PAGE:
Who designed the original Neighbourhood Watch logo?

Mellor&Scott, which is working with Neighbourhood Watch is appealing to the design community to help find the designer of the original logo. So far there are several clues.

Neighbourhood watch

Consultancy Mellor&Scott, which has worked with Neighbourhood Watch for several years, is trying to track down the designer of the original Neighbourhood Watch logo pictured.

Partner Paul Mellor says: “We have recently been focusing our attention on the original Neighbourhood Watch logo – yellow roundel, with black type and four characters depicted in the centre. The mark has become one of the organisation’s most recognised brand assets.”

Mellor – who says the identity has stood the test of time since its design in 1982 – is hoping to meet the designer “to discuss the original brief and rationale.”

Several leads

Despite uncovering a few leads Mellor is still in the dark so he is appealing to the design community to help find the designer.

He does know the first Neighbourhood Watch scheme was launched in 1982 and understands that the logo was designed for a pilot scheme in Hurlington, Fulham, prior to this date.
Mellor believes that the Centre of Information (COI) probably commissioned the design. This government department handled all design, marketing, ad and creative work up until 2011, when it was disbanded.

This means it was designed by either an in-house designer at the COI, a design studio on the COI’s roster, a freelancer, or Mellor believes someone within the police force connected to either the Metropolitan Police or Cheshire Police.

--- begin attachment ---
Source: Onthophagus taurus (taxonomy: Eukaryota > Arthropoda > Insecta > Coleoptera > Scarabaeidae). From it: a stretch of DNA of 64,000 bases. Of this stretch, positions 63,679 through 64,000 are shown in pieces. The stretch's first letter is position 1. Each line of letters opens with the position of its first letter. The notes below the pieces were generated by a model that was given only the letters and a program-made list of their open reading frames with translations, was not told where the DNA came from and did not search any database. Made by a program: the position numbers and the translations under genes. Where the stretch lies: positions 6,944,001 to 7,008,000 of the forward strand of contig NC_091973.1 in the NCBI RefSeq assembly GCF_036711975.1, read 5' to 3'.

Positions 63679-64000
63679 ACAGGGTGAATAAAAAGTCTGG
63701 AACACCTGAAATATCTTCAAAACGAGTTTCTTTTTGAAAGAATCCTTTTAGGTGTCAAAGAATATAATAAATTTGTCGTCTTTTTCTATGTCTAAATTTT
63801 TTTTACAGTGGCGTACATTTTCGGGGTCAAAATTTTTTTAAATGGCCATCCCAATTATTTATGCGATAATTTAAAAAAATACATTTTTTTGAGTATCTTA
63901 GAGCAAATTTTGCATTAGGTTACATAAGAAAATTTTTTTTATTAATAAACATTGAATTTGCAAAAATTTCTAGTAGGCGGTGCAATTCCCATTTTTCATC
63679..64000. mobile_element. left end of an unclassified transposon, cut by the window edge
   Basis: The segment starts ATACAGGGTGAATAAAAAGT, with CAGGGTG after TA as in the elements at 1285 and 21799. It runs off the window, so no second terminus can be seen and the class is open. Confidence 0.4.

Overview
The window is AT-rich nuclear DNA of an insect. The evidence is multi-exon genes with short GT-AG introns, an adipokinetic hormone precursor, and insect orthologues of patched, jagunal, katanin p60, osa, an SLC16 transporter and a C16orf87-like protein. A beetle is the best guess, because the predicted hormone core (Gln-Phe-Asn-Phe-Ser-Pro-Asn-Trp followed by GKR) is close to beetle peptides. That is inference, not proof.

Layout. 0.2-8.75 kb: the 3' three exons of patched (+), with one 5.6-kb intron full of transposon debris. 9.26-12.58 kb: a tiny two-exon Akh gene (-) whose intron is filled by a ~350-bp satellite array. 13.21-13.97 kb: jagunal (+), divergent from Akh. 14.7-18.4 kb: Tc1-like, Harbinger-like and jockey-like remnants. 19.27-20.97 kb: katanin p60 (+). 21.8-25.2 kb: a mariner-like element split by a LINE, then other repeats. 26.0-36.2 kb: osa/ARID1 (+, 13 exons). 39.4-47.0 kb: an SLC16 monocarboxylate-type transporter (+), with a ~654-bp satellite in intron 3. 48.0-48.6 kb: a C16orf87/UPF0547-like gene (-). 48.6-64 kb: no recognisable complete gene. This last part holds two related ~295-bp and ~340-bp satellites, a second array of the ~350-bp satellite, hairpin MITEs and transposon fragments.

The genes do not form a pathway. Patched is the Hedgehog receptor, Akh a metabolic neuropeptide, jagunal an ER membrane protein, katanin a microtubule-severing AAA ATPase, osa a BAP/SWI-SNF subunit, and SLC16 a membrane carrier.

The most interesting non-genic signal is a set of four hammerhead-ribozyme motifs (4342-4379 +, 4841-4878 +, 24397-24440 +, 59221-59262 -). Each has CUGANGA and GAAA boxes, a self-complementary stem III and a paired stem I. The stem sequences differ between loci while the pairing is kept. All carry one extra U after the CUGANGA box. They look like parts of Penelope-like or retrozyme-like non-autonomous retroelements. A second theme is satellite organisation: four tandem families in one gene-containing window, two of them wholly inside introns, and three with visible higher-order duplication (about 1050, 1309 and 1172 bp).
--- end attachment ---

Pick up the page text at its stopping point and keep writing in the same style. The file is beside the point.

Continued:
Trademark application in 1989

Mellor says: “An interesting twist is the discovery of a trademark application in 1989 by Ann Gulliver, granted in 1991. However, in 2003 the Government successfully claimed the roundel was Crown Copyright, which might support the theory that it was designed by COI. But who is Ann Gulliver?

“Was she a design supplier commissioned by the COI who applied for the trademark when Neighbourhood Watch started to take-off? It wasn’t unusual back in the 80’s and 90’s for terms and conditions of a Government design contract to state all copyright vested in works produced, rests with the commissioning government body – Crown Copyright.”

Do you know who designed the original neighbourhood watch logo?

Leave your comments below and contact Mellor&Scott.

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  • Kevin Payne August 18, 2015 at 10:28 am

    It is strange – I have seen this logo around for years and years but I have never really studied the people in the image before (apart from the policeman). Maybe it’s because the stickers/signs out on the street are always worn.

    • Paul Mellor August 18, 2015 at 2:06 pm

      Yes Kevin, I think your experience will match many others. It would be great to find out who the original designer was? It’s rare for a logo to last 30+ years so would love to speak to them

  • Maxine Horn August 18, 2015 at 2:01 pm